Prince of Thieves
Prince of Thieves
Origin: USA, 1948
Director: Howard Bretherton
Source: Columbia Pictures DVD
This is loosely based on Alexandre Dumas’s Le Prince des Voleurs (1872), itself loosely based on Pierce Egan’s Robin Hood (1840), a story from which can be found in Your Editor’s Big Book of Swashbuckling Adventure. It was adapted for the screen by Charles H. Schneer, better known later as Ray Harryhausen’s frequent producer and partner; this is Schneer’s only screenwriting credit. In Sherwood Forest, which has never looked more like southern California, Robin Hood (Jon Hall) saves a traveling noble couple from assassination by an unknown archer. Robin takes them to his camp, where the nobleman reveals that he’s one of the retainers of King Richard, still in France; the woman is his sister, whose name is Lady Marian. Her brother has come to claim the hand of the daughter of the Lord of Nottingham—but the lord has reneged on his promise and intends to marry her to Prince John’s nephew. Suddenly the noble nephew’s soldiers stage a surprise attack. And that’s all just in the first ten minutes! Fortunately, Robin has another hour in which to get things sorted out.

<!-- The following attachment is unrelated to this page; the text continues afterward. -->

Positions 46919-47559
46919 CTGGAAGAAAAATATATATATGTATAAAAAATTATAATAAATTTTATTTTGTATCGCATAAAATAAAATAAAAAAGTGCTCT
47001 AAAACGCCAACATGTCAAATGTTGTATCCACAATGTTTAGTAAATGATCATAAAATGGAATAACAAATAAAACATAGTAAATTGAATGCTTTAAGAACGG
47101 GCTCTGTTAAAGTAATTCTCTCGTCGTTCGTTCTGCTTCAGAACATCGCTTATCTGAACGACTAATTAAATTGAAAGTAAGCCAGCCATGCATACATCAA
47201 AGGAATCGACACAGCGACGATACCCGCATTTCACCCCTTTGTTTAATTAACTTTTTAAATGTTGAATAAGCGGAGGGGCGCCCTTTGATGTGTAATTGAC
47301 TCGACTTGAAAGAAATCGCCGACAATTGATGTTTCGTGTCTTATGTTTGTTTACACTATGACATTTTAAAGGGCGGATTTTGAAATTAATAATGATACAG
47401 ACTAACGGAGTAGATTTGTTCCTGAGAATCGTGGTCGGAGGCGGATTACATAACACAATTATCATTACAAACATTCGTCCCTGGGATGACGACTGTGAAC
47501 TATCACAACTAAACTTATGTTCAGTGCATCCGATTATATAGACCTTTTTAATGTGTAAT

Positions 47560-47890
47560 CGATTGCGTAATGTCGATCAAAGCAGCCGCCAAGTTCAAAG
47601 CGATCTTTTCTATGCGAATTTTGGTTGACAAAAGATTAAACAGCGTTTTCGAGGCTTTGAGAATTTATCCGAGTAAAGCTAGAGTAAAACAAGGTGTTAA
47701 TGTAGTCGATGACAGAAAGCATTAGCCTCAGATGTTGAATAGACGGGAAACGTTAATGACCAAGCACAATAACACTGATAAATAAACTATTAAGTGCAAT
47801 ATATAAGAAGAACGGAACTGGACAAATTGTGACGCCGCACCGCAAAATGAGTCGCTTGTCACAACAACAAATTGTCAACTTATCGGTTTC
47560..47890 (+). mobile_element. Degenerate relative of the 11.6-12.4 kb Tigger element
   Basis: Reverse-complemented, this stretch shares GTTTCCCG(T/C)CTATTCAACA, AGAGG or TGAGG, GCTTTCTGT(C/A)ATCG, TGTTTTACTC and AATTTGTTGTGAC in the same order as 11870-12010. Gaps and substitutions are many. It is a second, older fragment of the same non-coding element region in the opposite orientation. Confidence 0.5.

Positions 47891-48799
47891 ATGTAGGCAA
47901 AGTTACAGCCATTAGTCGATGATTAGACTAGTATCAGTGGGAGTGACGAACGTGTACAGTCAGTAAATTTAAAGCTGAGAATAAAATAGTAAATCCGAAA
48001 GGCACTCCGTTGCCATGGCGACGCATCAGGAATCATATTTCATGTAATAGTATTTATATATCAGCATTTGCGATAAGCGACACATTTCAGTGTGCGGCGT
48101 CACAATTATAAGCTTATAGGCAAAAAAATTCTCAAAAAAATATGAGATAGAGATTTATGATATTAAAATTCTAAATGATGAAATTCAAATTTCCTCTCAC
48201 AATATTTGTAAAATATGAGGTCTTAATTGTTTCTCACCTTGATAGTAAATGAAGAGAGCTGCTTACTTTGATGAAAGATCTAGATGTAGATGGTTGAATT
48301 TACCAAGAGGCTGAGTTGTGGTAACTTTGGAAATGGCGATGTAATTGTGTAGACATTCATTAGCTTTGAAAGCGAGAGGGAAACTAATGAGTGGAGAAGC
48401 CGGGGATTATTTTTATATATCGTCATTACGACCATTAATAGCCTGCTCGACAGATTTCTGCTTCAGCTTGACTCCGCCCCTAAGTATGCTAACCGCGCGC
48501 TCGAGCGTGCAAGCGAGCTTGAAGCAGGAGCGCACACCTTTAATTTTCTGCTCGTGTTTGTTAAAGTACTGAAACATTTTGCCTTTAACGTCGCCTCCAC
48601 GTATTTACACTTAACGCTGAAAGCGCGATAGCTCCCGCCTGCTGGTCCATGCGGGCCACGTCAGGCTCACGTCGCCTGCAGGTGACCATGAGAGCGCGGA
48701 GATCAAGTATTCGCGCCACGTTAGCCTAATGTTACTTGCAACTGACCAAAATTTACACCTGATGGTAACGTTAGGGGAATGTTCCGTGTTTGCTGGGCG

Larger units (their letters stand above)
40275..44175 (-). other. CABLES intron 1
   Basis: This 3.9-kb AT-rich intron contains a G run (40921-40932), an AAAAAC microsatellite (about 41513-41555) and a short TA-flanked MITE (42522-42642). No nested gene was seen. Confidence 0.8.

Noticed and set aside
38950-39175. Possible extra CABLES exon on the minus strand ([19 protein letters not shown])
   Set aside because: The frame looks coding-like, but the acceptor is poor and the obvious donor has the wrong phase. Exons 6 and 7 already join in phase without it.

Jon Hall is one of those square-jawed but modestly-talented leading men who made three or four movies a year in the 1940s, playing stalwart heroes in formulaic adventure films for the smaller studios. He’s adequate enough, though about as English as baseball. The rest of the cast, lords, ladies, and Merrie Men, are mostly pretty tepid, except for Alan Mowbray as Friar Tuck and Robin Raymond as the saucy lady’s maid, Maudie; they’re quite engaging, and do a lot of the heavy lifting with the gags and trickery that move the plot forward. Nottingham Castle uses the same set we saw in Bandit of Sherwood Forest, so we’ve already seen that Robin knows how to get into it. Getting out isn’t as easy, since they closed that leaky postern gate, but fortunately they added a secret escape passage through the dungeon. (Strangely, Robin forgets about this later when the bandits need to get back into the castle again.)
This is another one of those cowboy Robin Hood pictures, where everyone rides horses —except for Friar Tuck, who rides a cute little donkey to good comic effect. The swordplay is ludicrous, the knife-fighting is worse—everybody does that stupid-looking overhand stab—but the archery is pretty good, probably because all the guards and bandits have played Indians in low-budget Westerns. But the pole-arm work with those sad halberds—by my halidome, what an embarrassment! All in all, meh: this is one for Robin Hood completists only.